Wow! Here’s what you were not taught about Nigeria’s Naira Note

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Written by Sophie Ajaero

Did you know that the woman on the Twenty Naira Note is there because she was one of the greatest potters in the country at that time? Here’s what you were not taught about Nigeria’s green currency:

On the twenty naira note is the photograph of a woman working on a pottery. This lady is one of the greatest potters to come out of this nation and her name is Dr. Hajiya Hadiza Ladi Kwali.

Born into a family of prominent female potters, she began apprenticing under her aunt at an early age using the coiling and pinching method. What made her stand out was the exquisite design that she wove around her pots and jars, which were incomparable to that of anyone else’s at that time.

The Emir of Abuja, Alhaji Suleiman Barau came to see the extent of the beauty of her creations which he had heard about, as word had quickly spread about them across the land.

He bought a whole collection and displayed them in his house, which then led to her meeting with Michael Cardew, a British Potter, as he too was amazed by her level of artistry.

She became the first female potter to be enrolled in the Abuja Pottery Center, which Michael Cardew was in charge of, as he was appointed the Pottery Officer at the Department of Commerce and Industry by the British Colonial Government.

While working there she began to experiment with new methods and was able to come up with more intricate designs that made her even more unique.

She garnered international acclaim by demonstrating and exhibiting her works in countries like Germany and the United Kingdom, where she toured around with Cardew.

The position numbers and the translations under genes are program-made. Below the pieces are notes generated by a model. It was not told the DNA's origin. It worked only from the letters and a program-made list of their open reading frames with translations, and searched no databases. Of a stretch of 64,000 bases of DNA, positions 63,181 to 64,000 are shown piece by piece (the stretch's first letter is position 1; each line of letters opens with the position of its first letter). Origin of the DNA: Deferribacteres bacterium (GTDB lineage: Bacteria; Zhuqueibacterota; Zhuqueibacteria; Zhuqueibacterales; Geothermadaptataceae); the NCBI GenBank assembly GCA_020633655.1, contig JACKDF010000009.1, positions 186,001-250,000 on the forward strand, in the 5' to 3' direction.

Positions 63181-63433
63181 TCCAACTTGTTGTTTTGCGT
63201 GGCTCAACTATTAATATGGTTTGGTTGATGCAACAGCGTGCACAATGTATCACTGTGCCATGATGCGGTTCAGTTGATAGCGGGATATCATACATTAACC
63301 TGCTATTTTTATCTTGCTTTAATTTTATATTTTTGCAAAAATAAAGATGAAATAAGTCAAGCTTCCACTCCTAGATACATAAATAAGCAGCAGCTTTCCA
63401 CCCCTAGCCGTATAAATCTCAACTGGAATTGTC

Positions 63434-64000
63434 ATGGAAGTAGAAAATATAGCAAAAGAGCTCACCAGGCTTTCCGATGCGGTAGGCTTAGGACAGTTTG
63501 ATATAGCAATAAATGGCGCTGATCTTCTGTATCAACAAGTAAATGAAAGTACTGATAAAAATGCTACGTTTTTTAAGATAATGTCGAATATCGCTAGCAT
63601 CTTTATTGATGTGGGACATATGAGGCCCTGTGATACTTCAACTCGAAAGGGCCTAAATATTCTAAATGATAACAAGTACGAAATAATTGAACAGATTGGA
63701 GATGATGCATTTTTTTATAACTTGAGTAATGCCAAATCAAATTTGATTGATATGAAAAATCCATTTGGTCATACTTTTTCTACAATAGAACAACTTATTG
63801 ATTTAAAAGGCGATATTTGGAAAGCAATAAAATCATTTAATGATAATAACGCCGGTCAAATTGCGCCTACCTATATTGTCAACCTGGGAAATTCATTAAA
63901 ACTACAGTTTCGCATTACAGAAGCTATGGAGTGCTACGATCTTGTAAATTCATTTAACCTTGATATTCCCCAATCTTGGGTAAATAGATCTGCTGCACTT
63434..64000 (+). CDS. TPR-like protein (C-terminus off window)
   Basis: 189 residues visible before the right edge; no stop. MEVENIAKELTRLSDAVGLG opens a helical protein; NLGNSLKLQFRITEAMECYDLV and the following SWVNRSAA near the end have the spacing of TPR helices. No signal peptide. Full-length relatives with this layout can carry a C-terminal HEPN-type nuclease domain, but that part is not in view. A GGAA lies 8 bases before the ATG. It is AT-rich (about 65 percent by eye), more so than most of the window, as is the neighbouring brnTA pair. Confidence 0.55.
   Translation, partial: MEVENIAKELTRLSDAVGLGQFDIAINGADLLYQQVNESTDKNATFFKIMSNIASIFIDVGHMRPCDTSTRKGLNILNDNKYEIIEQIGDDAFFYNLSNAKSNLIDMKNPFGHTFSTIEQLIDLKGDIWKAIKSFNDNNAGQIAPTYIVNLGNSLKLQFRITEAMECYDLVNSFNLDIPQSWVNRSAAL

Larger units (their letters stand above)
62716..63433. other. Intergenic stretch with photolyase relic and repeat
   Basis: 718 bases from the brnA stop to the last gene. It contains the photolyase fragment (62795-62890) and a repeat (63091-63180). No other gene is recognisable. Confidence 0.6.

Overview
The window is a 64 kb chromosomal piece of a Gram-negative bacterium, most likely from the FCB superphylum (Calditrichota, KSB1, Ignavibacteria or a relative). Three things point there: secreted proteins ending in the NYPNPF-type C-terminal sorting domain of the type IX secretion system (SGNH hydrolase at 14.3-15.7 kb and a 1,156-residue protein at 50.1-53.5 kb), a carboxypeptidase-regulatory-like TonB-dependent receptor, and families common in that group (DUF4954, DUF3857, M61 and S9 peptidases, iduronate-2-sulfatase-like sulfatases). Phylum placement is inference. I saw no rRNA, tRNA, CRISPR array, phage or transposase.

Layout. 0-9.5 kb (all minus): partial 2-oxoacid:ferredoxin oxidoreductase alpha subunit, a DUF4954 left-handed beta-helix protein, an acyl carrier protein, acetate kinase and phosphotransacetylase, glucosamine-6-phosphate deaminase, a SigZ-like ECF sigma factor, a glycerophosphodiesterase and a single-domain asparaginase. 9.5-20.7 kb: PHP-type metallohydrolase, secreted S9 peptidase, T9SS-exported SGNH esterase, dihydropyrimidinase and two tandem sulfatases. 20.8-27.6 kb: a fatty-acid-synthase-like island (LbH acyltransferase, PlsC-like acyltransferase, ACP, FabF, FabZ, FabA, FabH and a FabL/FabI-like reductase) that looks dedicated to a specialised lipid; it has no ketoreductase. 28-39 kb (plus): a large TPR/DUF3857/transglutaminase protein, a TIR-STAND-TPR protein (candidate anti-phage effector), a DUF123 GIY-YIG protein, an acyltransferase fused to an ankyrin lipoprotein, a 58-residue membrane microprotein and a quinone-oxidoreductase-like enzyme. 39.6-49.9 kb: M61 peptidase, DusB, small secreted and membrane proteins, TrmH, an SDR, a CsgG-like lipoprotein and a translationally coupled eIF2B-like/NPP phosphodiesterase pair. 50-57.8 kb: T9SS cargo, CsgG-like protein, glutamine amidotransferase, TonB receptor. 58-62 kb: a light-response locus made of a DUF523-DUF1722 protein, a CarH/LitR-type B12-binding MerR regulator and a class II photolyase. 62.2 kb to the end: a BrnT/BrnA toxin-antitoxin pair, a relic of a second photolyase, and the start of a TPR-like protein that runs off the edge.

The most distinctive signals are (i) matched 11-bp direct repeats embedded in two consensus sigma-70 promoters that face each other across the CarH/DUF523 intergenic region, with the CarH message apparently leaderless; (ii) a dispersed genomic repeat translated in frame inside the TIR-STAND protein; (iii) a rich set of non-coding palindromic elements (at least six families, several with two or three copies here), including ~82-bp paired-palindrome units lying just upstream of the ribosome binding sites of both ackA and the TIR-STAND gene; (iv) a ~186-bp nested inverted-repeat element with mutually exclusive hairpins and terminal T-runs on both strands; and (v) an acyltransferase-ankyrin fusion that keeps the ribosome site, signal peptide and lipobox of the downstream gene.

Throughout her lifetime, she achieved a lot as a result of her skills and still continues to do so even after her passing on the 12th of August, 1984.

  • Her pottery was displayed in 1960, during Nigeria’s Independence celebration.
  • The Ladi Kwali Residence hall is named after her in the University of Nigeria, Nsukka.
  • The Ahmado Bello University granted her a doctorate degree in 1977.
  • She obtained the title of the national honor of the Officer of the Order of the Niger (OON) in 1981.
  • Her works were displayed at the Berkeley Galleries, London.
  • She was given the insignia of the Nigerian National Order of Merit Award (NNOM) in 1980.
  • One of the major streets of Abuja is named after her, Ladi Kwali Road.
  • She was given the Silver Award for Excellence at the Tenth International Exhibition for Ceramic Art in Washington D.C.
  • The Abuja Pottery has been renamed after her as Ladi Kwali Pottery.
  • She is the only woman that has been features on our currency.
  • She was made a member of the Most Excellent Order of the British Empire (MBE) in    1962.
  • The Ladi Kwali Convention Center in Sheraton Hotel, Abuja, is also named for her.

She continues to remain an inspiration to all, especially for those who are in the arts and those who are uneducated, as she was able to hold lectures at prominent Universities without being able to write or read.

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